Is Jeremy Corbyn the Donald Trump of the British left?

It's one thing to galvinise the base, quite another to win over the general electorate. And it's hard to see a strategy which Jeremy Corbyn can use to achieve that

As a favour for a mate, I penned (keyboarded?) a few lines for The SpinOff on Jeremy Corbyn's election to the Labour leadership in Britain. And a bunch of other commentators did the same. Here are my views:


One thing we know for sure is that he’ll be different. Possibly very different. But we know little else. Can the ideals of civility, internet-driven grassroots activism and “sticking to policy” handle the stress test of modern political realities? Will they translate to middle Britain? Can he overcome the mostly mocking media and the sense he’s from a bygone era? Or will he look like what Bill English might call a “nice to have, rather than a necessity”, even for the left?

Capturing the imagination of activists is very different from lighting a flame under a busy and bored general electorate; while getting thousands of volunteers is impressive, that’s barely a decimal point when it comes to actual voters. The fear for Labour is that this is a reaction vote – and a reaction to a particular moment in time, at that.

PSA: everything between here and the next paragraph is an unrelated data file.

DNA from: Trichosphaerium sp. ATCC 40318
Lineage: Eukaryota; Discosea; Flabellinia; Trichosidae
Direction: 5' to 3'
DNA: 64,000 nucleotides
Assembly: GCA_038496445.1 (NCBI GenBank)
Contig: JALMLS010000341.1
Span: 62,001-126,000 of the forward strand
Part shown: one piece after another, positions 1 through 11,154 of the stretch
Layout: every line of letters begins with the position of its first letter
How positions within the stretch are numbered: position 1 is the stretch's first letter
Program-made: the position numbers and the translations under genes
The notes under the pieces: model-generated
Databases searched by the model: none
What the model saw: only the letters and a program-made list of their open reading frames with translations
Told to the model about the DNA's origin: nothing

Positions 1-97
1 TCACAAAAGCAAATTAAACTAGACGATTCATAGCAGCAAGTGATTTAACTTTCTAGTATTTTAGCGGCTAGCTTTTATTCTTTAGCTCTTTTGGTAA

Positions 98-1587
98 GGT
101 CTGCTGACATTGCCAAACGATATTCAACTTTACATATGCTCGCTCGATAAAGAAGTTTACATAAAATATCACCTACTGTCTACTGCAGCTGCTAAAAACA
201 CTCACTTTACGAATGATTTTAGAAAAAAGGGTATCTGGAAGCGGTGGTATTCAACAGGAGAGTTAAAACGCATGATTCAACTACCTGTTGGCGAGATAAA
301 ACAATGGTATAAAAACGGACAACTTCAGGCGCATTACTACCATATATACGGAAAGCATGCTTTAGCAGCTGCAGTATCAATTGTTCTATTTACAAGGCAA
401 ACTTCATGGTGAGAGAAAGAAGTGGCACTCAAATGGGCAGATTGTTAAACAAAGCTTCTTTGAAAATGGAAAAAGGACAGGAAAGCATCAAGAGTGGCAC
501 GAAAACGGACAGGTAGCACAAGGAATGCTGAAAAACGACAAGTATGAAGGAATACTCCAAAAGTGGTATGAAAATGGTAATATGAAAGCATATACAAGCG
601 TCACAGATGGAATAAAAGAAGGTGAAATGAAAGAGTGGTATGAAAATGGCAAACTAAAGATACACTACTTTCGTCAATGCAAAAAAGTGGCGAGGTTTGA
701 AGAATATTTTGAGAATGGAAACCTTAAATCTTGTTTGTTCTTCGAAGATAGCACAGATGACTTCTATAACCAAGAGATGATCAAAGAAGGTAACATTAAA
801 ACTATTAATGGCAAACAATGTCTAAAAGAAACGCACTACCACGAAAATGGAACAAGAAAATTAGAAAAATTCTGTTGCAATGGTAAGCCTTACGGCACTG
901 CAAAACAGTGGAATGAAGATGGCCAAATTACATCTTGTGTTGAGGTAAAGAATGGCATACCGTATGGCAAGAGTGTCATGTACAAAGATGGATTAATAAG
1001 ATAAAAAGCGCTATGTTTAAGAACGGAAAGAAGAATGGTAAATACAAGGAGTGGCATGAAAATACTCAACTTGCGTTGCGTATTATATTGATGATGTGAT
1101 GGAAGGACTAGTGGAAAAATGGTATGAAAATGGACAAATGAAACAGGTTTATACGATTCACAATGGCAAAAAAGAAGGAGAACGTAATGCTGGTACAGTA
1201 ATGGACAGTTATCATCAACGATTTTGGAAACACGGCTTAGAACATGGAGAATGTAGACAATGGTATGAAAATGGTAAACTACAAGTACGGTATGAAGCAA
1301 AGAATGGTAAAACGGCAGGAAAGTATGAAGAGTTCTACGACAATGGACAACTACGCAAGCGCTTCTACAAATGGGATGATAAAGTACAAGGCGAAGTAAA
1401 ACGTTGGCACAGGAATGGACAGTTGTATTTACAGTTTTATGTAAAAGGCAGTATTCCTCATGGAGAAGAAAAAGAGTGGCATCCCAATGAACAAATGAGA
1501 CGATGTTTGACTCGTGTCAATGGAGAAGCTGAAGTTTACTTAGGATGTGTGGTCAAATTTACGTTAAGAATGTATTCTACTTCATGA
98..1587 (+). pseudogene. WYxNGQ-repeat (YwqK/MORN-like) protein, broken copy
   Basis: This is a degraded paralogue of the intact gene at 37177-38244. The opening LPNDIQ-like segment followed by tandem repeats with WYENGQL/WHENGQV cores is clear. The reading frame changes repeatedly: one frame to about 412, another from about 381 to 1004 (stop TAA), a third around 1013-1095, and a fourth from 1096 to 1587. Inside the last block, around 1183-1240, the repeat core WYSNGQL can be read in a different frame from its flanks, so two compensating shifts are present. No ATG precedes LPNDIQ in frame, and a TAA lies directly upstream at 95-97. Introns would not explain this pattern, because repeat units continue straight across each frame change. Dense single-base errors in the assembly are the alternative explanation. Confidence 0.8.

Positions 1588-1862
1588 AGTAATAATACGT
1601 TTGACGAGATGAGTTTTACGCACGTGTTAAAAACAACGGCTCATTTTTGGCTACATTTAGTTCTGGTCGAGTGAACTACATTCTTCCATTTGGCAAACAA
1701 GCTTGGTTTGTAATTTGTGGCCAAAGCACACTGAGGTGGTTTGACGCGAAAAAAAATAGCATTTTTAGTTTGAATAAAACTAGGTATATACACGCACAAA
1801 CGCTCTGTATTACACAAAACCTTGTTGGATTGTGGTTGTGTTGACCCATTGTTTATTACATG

And when that moment passes, the party will be left with an, er, “quirky” leader and a divided party.

For Corbyn to succeed it will take a massive swing to the left and an effort of political will and skill not seen a long time (arguably harder than Tony Blair’s push away from these very policies).

So if he triumphs, it will be fascinating and phenomenal. But the reality is that centre-left and social democratic parties have long won elections in the centre; we’ve all heard promise of new social movements, reconnecting with disillusioned voters and about being unashamedly left (most recently in NZ from David Cunliffe), but it’s hard to remember when it last resulted in victory.

...I'd add one other thought from this morning. Is Corbyn the Donald Trump of the British left? Of course he's a more substantial politician. But it's hard to avoid the strikingly similar conclusion that while he can speak about issues and in a language that resonates with his party's base, many leading the party are dismayed at him and are agitating against him... and it's hard to believe he can move – or even win – the centre.